Category 6e and beyond

Soon after the ratification of Cat 6, a number of manufacturers began offering cable labeled as Category 6e.[ citation needed ] Their intent was to suggest their offering was an upgrade to the Category 6 standard—presumably naming it after Category 5e, which was a standardized enhancement to Category 5 cable. However, Cat 6e is not a recognized Telecommunications Industry Association standard.

Category 7 is an ISO standard, but not a TIA standard; it is a shielded cable with newer connectors (GG45 or TERA) that are not backward-compatible with category 3 through 6A. Category 8 is the next network cabling offering to be backward compatible. [12]

Maximum length

When used for 10/100/1000BASE-T, the maximum allowed length of a Cat 6 cable is 100 meters (328 ft). This consists of 90 meters (295 ft) of solid "horizontal" cabling between the patch panel and the wall jack, plus 5 meters (16 ft) of stranded patch cable between each jack and the attached device. [13] For 10GBASE-T, an unshielded Cat 6 cable should not exceed 55 meters and a Cat 6A cable should not exceed 100 meters. [14]

Installation requirements

Category 6 and 6A cable must be properly installed and terminated to meet specifications. The cable must not be kinked or bent too tightly; the bend radius should be larger than four times the outer diameter of the cable. [15] The wire pairs must not be untwisted and the outer jacket must not be stripped back more than 13 mm (0.51 in).

Cable shielding may be required in order to avoid data corruption in high electromagnetic interference (EMI) environments. Shielding is typically maintained from one cable end to the other using a drain wire that runs through the cable alongside the twisted pairs. The shield's electrical connection to the chassis on each end is made through the jacks. The requirement for ground connections at both cable ends creates the possibility of creating a ground loop. This undesirable situation may compel currents to flow in the network cable shield and these currents may in turn induce detrimental noise in the signal being carried by the cable.

Related Research Articles

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Category 5 cable Unshielded twisted pair cable for carrying communications signals up to 100 MHz

Category 5 cable (Cat 5) is a twisted pair cable for computer networks. Since 2001, the variant commonly in use is the Category 5e specification (Cat 5e). The cable standard provides performance of up to 100 MHz and is suitable for most varieties of Ethernet over twisted pair up to 2.5GBASE-T but more commonly runs at 1000BASE-T speeds. Cat 5 is also used to carry other signals such as telephone and video.

Gigabit Ethernet

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Twisted pair Type of wiring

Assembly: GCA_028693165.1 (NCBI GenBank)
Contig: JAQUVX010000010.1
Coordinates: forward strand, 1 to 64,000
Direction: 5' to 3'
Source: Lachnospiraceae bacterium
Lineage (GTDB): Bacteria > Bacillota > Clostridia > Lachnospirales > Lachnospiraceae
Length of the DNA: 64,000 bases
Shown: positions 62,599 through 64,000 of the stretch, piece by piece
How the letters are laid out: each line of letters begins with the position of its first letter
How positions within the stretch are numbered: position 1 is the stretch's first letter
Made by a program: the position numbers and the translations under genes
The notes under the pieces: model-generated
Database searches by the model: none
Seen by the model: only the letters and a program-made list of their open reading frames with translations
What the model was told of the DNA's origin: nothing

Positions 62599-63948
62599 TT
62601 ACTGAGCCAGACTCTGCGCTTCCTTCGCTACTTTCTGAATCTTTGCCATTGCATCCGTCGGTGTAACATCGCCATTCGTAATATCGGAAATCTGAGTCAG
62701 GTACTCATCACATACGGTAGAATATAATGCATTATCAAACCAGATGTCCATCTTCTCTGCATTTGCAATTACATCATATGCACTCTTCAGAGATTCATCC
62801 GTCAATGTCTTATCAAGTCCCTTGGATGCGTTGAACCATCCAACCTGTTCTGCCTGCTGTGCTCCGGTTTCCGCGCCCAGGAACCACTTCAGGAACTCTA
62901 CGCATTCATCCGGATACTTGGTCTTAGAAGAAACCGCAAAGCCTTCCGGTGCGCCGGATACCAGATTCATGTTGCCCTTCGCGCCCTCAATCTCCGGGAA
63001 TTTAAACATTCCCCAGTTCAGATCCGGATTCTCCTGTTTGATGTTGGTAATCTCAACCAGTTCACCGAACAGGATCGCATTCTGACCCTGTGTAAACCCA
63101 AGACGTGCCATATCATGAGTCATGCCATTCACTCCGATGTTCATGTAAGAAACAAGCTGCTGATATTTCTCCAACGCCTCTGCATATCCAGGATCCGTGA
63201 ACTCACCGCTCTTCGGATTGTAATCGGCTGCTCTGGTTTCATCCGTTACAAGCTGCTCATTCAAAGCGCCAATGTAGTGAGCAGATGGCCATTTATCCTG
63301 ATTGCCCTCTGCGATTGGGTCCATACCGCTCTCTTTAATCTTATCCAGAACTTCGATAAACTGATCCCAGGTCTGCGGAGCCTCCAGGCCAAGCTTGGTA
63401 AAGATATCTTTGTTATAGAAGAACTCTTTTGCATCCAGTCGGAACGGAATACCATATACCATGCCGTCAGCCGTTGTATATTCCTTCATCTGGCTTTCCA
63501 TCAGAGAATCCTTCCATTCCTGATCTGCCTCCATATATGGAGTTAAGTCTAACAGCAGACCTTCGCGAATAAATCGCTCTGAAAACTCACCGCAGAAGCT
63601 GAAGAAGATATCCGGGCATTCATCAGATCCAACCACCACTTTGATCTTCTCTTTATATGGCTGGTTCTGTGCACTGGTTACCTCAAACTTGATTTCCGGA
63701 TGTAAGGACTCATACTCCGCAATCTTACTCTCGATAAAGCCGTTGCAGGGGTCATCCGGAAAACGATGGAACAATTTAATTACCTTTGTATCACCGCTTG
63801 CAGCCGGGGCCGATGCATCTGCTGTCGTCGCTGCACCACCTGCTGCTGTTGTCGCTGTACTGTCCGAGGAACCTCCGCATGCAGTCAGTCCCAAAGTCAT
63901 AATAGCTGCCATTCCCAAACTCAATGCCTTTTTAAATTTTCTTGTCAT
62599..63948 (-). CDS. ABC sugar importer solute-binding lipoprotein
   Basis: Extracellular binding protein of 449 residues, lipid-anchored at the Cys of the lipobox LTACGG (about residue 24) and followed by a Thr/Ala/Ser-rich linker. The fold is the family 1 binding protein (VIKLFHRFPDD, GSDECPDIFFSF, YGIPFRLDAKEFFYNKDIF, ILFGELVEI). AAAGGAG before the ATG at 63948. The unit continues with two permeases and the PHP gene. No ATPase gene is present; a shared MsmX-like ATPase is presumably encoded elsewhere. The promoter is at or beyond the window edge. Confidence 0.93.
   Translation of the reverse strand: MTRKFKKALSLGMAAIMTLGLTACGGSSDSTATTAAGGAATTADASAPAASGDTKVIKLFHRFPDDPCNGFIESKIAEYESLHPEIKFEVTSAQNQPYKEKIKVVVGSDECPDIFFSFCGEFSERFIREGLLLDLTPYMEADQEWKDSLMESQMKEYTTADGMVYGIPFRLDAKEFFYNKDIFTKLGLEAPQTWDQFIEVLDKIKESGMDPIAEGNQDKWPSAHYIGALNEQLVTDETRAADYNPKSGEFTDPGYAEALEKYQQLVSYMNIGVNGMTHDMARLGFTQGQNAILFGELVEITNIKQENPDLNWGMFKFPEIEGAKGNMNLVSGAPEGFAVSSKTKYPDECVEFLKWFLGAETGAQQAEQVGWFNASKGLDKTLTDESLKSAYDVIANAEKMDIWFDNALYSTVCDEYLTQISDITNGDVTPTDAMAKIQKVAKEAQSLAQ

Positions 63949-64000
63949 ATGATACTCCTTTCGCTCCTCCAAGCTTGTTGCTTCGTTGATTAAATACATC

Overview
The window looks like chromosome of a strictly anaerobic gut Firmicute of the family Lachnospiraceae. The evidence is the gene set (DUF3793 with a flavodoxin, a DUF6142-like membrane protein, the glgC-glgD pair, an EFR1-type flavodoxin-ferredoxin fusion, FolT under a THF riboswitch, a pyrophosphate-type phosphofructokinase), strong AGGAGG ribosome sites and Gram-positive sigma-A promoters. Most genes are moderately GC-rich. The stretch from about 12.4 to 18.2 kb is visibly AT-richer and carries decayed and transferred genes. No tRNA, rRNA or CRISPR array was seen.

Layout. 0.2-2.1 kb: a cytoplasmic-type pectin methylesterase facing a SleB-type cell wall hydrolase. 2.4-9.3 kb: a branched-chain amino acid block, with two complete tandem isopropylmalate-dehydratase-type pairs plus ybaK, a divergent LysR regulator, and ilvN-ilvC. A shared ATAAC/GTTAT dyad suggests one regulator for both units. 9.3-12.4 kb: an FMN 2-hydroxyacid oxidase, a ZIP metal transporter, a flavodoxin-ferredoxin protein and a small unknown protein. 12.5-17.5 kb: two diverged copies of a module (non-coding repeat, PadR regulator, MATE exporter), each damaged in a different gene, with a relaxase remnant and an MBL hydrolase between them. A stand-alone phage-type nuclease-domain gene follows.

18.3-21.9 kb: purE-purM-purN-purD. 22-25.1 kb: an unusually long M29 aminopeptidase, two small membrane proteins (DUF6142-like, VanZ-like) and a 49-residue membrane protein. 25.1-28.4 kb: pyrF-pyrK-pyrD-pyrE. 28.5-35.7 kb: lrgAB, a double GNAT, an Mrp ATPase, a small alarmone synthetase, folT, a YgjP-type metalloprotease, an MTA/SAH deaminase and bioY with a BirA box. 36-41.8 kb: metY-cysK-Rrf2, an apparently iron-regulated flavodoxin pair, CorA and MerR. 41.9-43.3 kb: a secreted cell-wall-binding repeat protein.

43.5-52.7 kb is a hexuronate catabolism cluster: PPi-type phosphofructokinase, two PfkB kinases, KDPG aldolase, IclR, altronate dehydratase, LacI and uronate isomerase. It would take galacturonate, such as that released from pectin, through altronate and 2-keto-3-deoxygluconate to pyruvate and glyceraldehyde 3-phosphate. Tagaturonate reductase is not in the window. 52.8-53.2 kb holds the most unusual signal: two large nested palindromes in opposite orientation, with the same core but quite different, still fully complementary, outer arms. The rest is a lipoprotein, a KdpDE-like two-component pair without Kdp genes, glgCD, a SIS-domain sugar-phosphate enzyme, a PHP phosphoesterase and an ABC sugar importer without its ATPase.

Twisted pair cabling is a type of wiring in which two conductors of a single circuit are twisted together for the purposes of improving electromagnetic compatibility. Compared to a single conductor or an untwisted balanced pair, a twisted pair reduces electromagnetic radiation from the pair and crosstalk between neighboring pairs and improves rejection of external electromagnetic interference. It was invented by Alexander Graham Bell.

Category 3 cable, commonly known as Cat 3 or station wire, and less commonly known as VG or voice-grade, is an unshielded twisted pair (UTP) cable used in telephone wiring. It is part of a family of standards defined jointly by the Electronic Industries Alliance (EIA) and the Telecommunications Industry Association (TIA) and published in TIA/EIA-568-B.

Registered jack Telecommunication network interface

A registered jack (RJ) is a standardized telecommunication network interface for connecting voice and data equipment to a service provided by a local exchange carrier or long distance carrier. Registration interfaces were first defined in the Universal Service Ordering Code (USOC) system of the Bell System in the United States for complying with the registration program for customer-supplied telephone equipment mandated by the Federal Communications Commission (FCC) in the 1970s. They were subsequently codified in title 47 of the Code of Federal Regulations Part 68. Registered Jack connections began to see use after their invention in 1973 by Bell Labs. The specification includes physical construction, wiring, and signal semantics. Accordingly, registered jacks are primarily named by the letters RJ, followed by two digits that express the type. Additional letter suffixes indicate minor variations. For example, RJ11, RJ14, and RJ25 are the most commonly used interfaces for telephone connections for one-, two-, and three-line service, respectively. Although these standards are legal definitions in the United States, some interfaces are used worldwide.